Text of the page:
Wednesday, August 27, 2014

Running on the Trails


It's no surprise that trail running has increased in numbers recently. Many runners are taking the great outdoors to a new level.  I am partaking in some trail running this weekend as well. So what's the big deal? Well for starters it is still a great way to exercise but so much better on your legs and feet as compared to regular road running. Sure it is hard, but everything is hard when you first start off. Plus being hard makes for a better workout. 

Why should you spice up your running routine with trail running?


  • Fewer Injuries. There is nothing more depressing for runners than to be injured.  The surfaces on trails are much softer than concrete. The force impact from running is much less which equates to less injuries. The soft surface absorbs the shock sent from each step. 
  • Breathe Easier.  Enjoy the fresh air from the great outdoors.  Running in the city you get that wonderful smell of smog. Don't get me wrong who doesn't love smog right?...but if I had to choose, I choose fresh air.  All you would be breathing is the fresh oxygen provided from the plants and trees. 
  • Protect your Skin. Most trails contain a lot of covered trees for added shade. Along with sunscreen, the shade helps prevent skin cancer. Not only does the shade help protect your skin but it also cools the temperature, decreasing your chance of heat exhaustion or stroke.
  • Hills. I know many people hate running hills, but it is a well known fact that implementing hills to your workout regime will make you faster. Out on the trails, hills come in many shapes and forms.  They make you work harder and end up toning your legs, butt, core, as well as your arms. Stronger muscles means new speed and greater endurance.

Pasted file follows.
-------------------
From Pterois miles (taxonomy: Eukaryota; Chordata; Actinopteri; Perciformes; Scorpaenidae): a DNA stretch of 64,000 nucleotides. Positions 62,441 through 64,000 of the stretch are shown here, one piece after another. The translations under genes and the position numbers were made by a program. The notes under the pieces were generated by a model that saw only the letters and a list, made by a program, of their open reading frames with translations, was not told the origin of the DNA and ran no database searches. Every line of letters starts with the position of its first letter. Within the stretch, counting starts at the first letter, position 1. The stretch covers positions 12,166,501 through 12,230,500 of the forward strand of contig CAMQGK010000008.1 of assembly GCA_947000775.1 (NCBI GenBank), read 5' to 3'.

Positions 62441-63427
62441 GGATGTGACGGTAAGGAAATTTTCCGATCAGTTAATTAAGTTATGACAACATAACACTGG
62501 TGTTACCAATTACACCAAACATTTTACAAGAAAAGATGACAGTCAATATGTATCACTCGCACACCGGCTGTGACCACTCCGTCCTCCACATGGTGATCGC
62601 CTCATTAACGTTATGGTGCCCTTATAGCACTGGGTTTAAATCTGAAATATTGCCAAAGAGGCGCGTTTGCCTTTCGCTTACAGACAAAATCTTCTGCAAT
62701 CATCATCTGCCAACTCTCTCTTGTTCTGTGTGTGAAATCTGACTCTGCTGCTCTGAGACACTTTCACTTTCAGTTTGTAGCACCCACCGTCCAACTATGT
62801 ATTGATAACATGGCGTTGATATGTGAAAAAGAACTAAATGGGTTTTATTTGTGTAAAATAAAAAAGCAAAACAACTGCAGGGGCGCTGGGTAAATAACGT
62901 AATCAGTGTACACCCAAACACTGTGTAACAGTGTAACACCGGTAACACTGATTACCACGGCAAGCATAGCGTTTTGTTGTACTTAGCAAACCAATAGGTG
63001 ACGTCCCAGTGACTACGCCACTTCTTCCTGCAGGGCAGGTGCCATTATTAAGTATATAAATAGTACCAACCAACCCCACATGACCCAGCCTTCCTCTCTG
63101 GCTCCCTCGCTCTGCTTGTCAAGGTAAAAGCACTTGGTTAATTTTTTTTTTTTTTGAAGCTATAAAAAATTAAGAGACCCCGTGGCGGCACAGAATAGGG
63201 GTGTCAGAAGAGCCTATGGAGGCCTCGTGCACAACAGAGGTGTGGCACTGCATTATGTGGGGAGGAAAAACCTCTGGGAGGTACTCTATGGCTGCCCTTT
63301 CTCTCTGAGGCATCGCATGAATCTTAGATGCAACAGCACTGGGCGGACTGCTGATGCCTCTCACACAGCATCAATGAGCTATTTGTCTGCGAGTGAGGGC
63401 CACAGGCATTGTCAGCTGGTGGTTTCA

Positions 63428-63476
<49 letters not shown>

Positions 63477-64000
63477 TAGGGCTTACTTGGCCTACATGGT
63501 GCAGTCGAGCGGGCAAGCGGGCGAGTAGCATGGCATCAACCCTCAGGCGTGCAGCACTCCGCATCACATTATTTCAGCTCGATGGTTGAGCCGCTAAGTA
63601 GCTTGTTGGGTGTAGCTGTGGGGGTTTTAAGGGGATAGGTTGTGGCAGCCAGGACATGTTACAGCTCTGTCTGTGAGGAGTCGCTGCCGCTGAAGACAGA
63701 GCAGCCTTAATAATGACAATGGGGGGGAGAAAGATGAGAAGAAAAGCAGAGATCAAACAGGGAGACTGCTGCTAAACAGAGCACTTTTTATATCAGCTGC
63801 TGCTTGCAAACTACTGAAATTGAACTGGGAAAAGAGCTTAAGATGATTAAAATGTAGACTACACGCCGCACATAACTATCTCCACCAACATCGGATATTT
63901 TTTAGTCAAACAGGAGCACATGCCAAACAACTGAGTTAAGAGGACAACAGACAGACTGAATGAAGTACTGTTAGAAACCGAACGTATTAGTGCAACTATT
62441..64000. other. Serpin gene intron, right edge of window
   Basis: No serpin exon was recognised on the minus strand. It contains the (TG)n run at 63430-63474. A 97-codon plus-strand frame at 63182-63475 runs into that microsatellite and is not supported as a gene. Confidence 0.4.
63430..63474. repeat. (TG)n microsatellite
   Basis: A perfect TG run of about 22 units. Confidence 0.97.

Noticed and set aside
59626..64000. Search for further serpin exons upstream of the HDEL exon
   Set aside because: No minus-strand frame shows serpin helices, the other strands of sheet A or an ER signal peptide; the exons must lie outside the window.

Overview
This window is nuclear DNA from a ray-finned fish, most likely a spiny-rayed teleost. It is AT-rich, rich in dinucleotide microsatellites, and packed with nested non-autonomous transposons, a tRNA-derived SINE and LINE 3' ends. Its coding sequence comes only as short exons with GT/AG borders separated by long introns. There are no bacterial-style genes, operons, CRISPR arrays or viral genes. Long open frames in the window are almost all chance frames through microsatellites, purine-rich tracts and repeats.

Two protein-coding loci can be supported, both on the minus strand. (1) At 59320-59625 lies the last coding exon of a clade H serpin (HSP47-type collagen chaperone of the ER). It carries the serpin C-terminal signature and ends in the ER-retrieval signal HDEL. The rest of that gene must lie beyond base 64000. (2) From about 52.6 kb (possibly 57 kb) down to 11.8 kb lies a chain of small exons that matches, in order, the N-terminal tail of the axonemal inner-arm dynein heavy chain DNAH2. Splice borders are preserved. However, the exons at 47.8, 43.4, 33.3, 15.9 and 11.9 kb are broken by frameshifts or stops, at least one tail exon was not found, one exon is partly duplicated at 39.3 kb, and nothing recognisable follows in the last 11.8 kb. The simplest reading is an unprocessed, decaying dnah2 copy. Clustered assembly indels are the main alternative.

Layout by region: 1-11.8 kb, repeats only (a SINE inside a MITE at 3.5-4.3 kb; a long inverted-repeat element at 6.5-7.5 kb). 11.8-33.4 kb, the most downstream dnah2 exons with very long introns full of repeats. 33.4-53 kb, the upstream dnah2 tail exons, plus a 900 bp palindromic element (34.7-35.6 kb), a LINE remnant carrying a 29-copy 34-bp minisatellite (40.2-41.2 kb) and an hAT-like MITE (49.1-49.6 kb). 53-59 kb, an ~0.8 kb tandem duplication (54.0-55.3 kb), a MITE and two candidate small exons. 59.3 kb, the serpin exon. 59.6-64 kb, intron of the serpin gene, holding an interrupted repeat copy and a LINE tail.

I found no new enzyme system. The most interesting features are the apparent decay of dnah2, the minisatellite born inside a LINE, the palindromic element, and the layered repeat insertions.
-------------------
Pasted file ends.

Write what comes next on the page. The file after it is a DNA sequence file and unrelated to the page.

• Reduces Stress.  Just picture a great run with no noise, no distractions, no smog. Trail running offers unmatched reprieve for runners seeking asylum from those everyday sounds.
If you are new to running start off with 20-30 minutes alternating from walking and running. This will allow your feet to adjust to the new terrain. If you are recovering from an injury, test out the waters by doing the same duration but if you feel fine, continue on for a longer period of time. If you are devoted to running on treadmills, go for time instead of pace. Trail running is slower so don't be discouraged if you aren't going at your normal pace. This will be more challenging. Try to sprint uphills and walking downhills. You will still get a great workout, so don't be discouraged. For those that already run trails challenge yourself by finding a route that is 20% longer than what you are used to and build up to that. The more hills, the better.

The following are great sites that show trail races all over the US. They will also provide more helpful information on trail running:



Of course there will be some pre-cautions you will have to take. Always let people know where you are going and the expected time of your return. If in worst case scenario people need to come look for you, they know where to start looking. Carry a cell phone with you to call someone in case of an emergency. Some areas will have better reception than others. This of course depends on your cell phone provider. Remember to also wear bright colors to stand out. So lace up those shoes and head out and hit some trails!

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